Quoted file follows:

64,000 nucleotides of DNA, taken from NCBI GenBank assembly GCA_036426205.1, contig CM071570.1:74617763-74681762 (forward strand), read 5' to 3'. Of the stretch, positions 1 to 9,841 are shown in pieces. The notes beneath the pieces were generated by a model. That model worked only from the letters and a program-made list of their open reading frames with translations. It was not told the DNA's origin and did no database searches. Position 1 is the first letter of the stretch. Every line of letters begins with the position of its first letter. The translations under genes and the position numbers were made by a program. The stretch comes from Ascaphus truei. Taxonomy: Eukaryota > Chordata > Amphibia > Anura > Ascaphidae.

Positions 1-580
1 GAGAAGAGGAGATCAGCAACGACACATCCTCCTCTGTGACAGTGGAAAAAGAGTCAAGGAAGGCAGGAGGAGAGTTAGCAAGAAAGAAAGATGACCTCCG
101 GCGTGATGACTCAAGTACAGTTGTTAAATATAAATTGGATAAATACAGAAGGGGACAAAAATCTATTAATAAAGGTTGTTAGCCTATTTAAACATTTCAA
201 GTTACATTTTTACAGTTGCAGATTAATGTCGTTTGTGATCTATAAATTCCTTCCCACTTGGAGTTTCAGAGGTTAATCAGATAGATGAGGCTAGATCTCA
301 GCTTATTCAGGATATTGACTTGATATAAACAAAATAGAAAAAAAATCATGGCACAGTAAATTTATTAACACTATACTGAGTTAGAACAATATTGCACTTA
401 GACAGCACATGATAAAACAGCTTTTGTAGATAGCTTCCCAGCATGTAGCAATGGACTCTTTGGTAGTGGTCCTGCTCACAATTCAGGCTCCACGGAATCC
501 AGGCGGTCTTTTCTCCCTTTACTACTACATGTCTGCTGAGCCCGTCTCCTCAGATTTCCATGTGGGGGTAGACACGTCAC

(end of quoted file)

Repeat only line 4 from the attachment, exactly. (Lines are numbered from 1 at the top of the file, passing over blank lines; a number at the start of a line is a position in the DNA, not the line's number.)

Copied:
101 GCGTGATGACTCAAGTACAGTTGTTAAATATAAATTGGATAAATACAGAAGGGGACAAAAATCTATTAATAAAGGTTGTTAGCCTATTTAAACATTTCAA